I’ve never had any problems with how much I weigh, or what the label in my favourite jeans says. Numbers are meaningless to me – what matters is how I look and how I feel. And for the most part, I’m happy with who I am and how much space I inhabit. I’ve never felt particularly influenced by the slender physiques of models and actresses either. As regular readers will know, I’m much more interested in real people with real figures. Real people, like bloggers.
Bloggers often discuss the supportive community that surrounds them, but fashion blogging in particular is a breeding ground for insecurity. That daily slew of posts showcasing beautiful girls with slender size 8 figures, styled to perfection with blindingly white teeth and cascading waves, can have a profound affect on others.
I was shocked to read the beautiful Lily from LLYMLRS had been described as a ‘plus size blogger’. She’s a petite size 10 and utterly stunning. And if she’s plus size, I’m morbidly obese. The fabulous Jazmine from Jazzabelle’s Diary is a supermodel in the making, yet she tells me blogging can make her feel ugly. Again, if Jazmine is ugly, I’m a troll in lipstick. Could our exposure to these perfect ‘real people’, who blog just like us and who aren’t models or celebs, lead us to feel less than enamoured with our own ‘real person’ bodies? Could blogging tempt us to judge others because they don’t live up to the standards being set?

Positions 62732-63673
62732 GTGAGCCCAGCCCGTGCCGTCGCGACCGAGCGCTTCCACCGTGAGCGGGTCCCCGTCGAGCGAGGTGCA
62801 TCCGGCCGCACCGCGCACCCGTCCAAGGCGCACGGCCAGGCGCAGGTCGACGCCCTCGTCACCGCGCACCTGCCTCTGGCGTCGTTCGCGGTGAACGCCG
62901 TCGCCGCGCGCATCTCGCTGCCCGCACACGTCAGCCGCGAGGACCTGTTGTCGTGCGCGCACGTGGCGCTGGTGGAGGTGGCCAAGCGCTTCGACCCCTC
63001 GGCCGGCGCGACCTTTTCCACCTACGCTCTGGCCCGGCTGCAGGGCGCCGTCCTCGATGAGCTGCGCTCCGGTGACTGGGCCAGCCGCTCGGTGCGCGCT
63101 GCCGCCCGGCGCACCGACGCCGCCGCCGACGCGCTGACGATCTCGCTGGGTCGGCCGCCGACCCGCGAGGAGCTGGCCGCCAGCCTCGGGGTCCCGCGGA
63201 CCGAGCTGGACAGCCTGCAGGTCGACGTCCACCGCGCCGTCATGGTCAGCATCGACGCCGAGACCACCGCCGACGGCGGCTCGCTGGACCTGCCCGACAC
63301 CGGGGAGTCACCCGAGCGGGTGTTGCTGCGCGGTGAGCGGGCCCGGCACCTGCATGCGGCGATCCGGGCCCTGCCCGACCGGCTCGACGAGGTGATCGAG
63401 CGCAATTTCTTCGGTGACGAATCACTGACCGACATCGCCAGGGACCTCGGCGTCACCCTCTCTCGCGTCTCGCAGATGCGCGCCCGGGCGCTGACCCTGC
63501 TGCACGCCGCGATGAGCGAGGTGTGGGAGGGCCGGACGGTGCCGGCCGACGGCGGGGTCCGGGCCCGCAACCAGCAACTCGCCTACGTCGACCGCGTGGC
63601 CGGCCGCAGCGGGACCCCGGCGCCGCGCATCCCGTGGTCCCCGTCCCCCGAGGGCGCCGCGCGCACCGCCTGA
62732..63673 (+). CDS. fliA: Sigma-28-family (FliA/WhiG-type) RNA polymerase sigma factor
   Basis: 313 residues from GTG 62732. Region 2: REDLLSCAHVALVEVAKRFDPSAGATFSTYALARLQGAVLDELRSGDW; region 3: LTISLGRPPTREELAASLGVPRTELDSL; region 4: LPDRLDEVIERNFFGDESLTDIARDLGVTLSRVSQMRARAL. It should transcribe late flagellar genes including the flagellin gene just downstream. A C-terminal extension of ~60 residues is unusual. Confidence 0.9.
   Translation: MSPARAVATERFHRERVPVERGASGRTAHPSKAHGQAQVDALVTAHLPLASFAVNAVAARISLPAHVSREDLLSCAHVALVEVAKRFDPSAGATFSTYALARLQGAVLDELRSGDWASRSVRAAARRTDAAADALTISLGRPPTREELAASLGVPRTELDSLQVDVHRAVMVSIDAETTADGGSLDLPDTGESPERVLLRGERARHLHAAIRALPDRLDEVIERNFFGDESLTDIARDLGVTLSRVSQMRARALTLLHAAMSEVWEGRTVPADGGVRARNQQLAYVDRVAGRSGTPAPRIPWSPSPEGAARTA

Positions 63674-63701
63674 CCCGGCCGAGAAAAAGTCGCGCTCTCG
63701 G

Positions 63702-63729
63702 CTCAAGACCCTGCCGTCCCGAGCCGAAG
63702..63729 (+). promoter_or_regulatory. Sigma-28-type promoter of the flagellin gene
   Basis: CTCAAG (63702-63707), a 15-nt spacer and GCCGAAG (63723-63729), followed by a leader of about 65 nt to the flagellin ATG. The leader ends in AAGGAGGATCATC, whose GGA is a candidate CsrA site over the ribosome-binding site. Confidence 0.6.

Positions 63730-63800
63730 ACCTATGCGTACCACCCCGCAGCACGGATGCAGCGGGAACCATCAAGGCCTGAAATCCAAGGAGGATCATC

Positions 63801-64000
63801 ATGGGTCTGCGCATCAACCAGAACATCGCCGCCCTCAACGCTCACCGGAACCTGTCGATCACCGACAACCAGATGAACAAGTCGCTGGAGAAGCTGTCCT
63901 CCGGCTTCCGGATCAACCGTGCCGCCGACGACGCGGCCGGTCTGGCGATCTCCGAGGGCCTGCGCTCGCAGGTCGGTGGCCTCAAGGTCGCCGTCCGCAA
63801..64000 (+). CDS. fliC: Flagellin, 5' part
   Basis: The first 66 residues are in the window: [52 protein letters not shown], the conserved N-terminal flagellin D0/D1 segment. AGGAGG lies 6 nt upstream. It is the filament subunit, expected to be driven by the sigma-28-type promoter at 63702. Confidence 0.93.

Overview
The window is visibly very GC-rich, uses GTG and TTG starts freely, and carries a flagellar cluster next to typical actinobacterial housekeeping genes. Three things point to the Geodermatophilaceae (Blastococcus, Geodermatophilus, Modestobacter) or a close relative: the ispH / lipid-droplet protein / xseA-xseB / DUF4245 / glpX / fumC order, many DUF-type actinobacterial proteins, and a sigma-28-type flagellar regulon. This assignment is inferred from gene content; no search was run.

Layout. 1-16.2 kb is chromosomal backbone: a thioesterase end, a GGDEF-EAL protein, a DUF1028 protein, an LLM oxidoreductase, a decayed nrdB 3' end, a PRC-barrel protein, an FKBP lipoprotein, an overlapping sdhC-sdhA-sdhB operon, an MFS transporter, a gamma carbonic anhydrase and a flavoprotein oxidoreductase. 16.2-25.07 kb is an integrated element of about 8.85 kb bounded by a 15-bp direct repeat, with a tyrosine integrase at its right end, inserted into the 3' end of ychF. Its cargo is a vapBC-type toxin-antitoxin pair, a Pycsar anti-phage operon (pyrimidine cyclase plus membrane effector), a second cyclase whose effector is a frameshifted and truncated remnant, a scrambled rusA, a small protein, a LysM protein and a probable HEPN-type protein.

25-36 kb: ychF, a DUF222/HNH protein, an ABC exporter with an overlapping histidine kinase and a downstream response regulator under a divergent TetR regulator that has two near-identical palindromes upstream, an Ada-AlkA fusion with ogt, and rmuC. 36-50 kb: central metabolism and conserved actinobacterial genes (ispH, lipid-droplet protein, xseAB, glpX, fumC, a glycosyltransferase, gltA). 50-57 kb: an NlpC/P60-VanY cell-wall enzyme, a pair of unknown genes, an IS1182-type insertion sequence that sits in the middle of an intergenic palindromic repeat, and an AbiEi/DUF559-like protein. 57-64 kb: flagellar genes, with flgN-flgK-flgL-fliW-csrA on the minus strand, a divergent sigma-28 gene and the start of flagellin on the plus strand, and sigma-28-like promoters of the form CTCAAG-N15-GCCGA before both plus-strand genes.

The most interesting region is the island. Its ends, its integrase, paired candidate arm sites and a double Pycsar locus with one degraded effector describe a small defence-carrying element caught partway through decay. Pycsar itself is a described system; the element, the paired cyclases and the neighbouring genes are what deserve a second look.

There was an article in Marie Claire this week about healthy living bloggers and the levels of perfection they present to their readers. I don’t read any of the blogs mentioned and judging by the comments, most disagree with the notion that they may be pressured into dieting or exercising after reading a blog. But there are a few who admit to striving for perfection so they can blog about their slim figure/zero calorie meal/intense running regime.
There’s a difference between people who model clothing in magazines and those who wear clothing on blogs. Magazines make a huge fuss about ‘real women’ (a term I despise), but this term should not exist in the blogsphere, because we’re all real women. We exist; we walk and talk and breathe, and that makes us real. No matter what size we are.
Have you ever felt the niggles of insecurity when reading blogs, or when writing your own? Have you ever acted on them?